End to the romance as library users turn to crime
Britain has traditionally been a nation with romantic reading habits, but new figures show that readers are turning to crime.
The gritty forensic novels of American writers such as Patricia Cornwell and James Patterson have gained popularity in British libraries, compared with previous years when romantic fiction dominated the charts. More than half of the most popular titles borrowed in the year to June 2005 were crime tales or thrillers, according to the latest Public Lending Right statistics.
The most borrowed adult fiction book last year was Blow Fly by Patricia Cornwell, the 12th in the series featuring Kay Scarpetta, who is now a private forensic consultant.
The list of the top 10 most borrowed authors still has its love interests, with titles from the likes of Josephine Cox and Joanna Trollope, but figures indicate a major shift towards crime and thrillers compared with five or 10 years ago, when Catherine Cookson ruled supreme.
In both 1999-2000 and 1994-1995, Cookson had written nine out of the top 10 most borrowed books, but she has dropped out of the top 10 for the first time since records began in 1984.
Simon Brett, chairman of the Public Lending Right advisory committee and himself a crime novelist, said: "This year sees crime fiction and thrillers stealing a march on romance. Maybe this is an indication that national tastes are becoming increasingly macabre. It's certainly very good news for those of us who write crime."
Jacqueline Wilson, currently the Children's Laureate, retains her crown as the most borrowed author in UK libraries for the third year running. She was the only British writer to have more than two million loans.
Her success also highlights the continuing importance of libraries to children. When the children's and adults' lists are combined, three other children's writers - Mick Inkpen, Janet and Allan Ahlberg and Roald Dahl - also appear.
Wilson said she was thrilled that so many young people were spending time in libraries. "It's a tribute to the hard work of many people and to the success of initiatives such as the Bookstart scheme, which have done such a great job in encouraging children into libraries form an early age."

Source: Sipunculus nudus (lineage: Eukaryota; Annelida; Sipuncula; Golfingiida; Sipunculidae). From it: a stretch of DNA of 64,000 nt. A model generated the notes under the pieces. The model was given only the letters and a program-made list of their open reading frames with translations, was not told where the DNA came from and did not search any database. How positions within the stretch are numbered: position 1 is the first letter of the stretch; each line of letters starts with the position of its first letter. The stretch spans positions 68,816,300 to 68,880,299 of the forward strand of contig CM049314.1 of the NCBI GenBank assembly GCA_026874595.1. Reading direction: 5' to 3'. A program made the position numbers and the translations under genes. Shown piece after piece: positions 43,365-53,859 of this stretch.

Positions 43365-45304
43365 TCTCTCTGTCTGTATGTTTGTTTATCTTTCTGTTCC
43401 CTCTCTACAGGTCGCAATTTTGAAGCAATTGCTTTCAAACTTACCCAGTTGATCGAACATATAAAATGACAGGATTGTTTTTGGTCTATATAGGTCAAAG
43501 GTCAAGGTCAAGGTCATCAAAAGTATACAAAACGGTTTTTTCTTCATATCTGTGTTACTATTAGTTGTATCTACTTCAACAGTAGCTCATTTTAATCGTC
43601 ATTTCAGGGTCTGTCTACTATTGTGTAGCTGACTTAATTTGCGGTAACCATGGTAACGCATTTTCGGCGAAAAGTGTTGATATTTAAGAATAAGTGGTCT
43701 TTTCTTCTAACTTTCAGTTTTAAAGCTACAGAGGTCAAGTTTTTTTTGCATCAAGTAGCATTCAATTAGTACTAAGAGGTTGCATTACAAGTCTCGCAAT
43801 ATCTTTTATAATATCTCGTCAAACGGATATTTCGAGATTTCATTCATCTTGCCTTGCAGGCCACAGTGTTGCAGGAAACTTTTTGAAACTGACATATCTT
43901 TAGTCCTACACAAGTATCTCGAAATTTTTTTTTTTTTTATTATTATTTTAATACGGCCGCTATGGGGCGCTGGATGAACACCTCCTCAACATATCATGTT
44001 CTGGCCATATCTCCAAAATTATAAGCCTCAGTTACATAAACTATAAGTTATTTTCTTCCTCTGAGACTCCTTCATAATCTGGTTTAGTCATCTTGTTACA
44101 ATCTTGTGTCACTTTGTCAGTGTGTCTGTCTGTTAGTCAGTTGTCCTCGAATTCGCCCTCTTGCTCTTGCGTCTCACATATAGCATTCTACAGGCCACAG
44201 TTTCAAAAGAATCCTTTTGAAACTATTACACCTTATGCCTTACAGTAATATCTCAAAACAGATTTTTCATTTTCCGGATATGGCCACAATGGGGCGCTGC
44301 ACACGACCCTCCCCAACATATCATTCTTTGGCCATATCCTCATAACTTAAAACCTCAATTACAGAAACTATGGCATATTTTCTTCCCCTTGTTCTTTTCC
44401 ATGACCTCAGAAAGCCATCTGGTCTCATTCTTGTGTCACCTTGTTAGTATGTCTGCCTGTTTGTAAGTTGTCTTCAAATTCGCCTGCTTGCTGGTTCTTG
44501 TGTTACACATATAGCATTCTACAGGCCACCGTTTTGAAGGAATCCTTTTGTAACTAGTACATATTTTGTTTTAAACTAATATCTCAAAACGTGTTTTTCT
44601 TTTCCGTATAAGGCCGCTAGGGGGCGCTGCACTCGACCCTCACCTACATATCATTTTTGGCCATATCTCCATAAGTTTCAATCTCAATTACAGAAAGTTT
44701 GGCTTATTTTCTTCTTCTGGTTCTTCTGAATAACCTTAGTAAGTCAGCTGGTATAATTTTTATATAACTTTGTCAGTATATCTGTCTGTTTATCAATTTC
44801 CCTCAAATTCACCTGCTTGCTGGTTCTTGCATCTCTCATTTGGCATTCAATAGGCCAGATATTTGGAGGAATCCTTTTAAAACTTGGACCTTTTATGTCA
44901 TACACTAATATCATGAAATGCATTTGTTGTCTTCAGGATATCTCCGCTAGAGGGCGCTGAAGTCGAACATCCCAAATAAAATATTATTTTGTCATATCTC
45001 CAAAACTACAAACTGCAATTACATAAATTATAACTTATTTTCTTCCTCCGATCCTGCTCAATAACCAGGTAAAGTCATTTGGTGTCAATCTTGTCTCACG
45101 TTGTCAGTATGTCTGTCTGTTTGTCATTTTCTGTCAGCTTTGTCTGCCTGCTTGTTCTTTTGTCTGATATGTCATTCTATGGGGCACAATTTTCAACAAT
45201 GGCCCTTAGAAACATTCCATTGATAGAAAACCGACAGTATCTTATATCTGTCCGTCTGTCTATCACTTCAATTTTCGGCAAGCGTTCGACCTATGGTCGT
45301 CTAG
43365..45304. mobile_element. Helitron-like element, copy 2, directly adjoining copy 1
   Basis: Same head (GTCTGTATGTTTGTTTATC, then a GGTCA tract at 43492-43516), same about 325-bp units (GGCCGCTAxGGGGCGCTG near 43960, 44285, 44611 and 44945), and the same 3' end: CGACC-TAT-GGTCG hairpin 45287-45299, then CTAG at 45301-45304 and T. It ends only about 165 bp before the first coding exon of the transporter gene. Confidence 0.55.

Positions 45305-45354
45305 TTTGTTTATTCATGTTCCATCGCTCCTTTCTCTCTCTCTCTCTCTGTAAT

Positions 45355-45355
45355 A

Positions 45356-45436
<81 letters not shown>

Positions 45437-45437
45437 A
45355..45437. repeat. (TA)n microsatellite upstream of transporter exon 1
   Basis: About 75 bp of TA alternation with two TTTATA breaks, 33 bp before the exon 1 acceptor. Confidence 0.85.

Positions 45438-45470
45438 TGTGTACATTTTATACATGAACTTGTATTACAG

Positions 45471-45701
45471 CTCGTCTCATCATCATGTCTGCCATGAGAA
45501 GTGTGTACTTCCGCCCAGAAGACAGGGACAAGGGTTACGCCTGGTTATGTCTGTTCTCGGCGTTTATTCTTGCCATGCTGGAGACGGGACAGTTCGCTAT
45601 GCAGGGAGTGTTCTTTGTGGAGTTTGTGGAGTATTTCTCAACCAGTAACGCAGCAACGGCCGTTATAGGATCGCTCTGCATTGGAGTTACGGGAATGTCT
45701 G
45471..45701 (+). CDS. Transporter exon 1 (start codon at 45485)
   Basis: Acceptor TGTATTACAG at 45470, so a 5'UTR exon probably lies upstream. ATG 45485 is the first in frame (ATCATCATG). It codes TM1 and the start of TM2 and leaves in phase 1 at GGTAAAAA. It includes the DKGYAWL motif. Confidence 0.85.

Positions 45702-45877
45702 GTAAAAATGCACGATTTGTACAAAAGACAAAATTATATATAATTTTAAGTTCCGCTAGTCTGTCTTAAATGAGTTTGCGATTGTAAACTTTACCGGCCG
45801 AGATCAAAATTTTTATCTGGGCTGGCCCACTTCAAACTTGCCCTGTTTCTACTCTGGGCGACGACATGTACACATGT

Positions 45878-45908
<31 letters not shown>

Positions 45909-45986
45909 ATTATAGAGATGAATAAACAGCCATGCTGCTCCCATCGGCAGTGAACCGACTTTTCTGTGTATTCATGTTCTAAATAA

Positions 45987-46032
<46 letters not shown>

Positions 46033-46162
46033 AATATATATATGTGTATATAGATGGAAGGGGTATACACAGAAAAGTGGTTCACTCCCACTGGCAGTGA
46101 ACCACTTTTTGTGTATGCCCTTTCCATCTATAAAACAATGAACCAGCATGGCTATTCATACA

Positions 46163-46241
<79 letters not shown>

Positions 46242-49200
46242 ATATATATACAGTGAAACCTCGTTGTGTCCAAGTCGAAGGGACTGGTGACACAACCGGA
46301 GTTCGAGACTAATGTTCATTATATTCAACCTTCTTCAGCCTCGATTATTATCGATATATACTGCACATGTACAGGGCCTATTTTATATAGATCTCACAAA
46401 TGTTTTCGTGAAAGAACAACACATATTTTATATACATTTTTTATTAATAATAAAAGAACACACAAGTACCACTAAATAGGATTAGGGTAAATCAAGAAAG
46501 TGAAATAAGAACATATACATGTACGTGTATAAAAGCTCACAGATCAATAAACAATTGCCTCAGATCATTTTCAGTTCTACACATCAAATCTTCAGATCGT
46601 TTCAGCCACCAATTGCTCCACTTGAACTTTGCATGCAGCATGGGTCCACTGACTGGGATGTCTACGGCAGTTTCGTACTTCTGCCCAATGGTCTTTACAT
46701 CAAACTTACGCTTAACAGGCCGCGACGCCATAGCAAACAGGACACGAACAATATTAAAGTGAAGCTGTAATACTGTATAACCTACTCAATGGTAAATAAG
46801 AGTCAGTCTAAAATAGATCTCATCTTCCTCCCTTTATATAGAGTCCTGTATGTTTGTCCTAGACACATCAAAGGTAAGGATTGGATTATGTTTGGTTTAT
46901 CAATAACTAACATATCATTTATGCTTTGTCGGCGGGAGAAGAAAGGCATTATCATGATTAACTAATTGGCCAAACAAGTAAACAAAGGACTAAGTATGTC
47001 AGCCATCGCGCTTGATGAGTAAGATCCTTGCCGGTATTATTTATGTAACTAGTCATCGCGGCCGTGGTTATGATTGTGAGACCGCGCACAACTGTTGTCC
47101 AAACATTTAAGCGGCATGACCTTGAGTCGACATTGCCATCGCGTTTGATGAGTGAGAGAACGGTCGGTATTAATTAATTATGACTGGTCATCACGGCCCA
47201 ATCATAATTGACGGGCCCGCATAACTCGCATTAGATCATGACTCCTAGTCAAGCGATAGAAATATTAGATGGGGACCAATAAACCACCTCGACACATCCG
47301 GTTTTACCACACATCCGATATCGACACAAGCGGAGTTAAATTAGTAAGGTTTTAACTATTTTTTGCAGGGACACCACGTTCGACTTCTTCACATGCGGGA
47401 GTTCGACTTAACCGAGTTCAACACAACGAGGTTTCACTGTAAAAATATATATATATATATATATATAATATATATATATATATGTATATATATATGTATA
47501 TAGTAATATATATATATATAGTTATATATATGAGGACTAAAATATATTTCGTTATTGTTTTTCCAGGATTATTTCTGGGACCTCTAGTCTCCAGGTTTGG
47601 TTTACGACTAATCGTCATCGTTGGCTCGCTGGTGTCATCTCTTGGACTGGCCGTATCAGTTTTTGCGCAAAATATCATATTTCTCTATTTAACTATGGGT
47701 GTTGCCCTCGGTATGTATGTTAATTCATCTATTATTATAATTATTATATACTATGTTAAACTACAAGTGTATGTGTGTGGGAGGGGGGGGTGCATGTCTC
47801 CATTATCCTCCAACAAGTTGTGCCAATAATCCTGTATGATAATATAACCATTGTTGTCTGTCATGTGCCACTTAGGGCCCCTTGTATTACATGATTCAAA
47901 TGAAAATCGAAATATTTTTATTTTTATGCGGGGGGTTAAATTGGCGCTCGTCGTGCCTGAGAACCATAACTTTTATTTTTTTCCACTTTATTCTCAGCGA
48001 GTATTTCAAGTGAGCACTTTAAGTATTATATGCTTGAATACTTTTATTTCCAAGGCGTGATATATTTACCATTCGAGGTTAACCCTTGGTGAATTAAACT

Harry Potter and the Order of the Phoenix by J K Rowling was the most borrowed children's fiction title.
The Public Lending Right, established in 1979, means writers get paid when their books are borrowed. This year, authors are receiving a record payment of 5.57p per loan.
The tracking system throws up interesting regional variations in borrowing habits. The favourite cookery book for the UK as a whole was Jamie Oliver's Jamie's Dinners but London borrowers preferred Nigella Lawson's Feast: Food that Celebrates Life, and those in Wales and the South-west favoured Hugh Fearnley-Whittingstall's The River Cottage Year.
1. Patricia Cornwell, Blow Fly
2. Josephine Cox, Lovers and Liars
3. John Grisham, The Last Juror
4. Joanna Trollope, Brother and Sister
5. P J Tracy, Want to Play?
6. Maeve Binchy, Nights of Rain and Stars
7. James Patterson, Big Bad Wolf
8. James Patterson and Andrew Gross, The Third Degree
9. Ian Rankin, A Question of Blood
10. Kathy Reichs, Monday Mourning
Potter's attempt to create an Essex Taj Mahal was a lovely treattv
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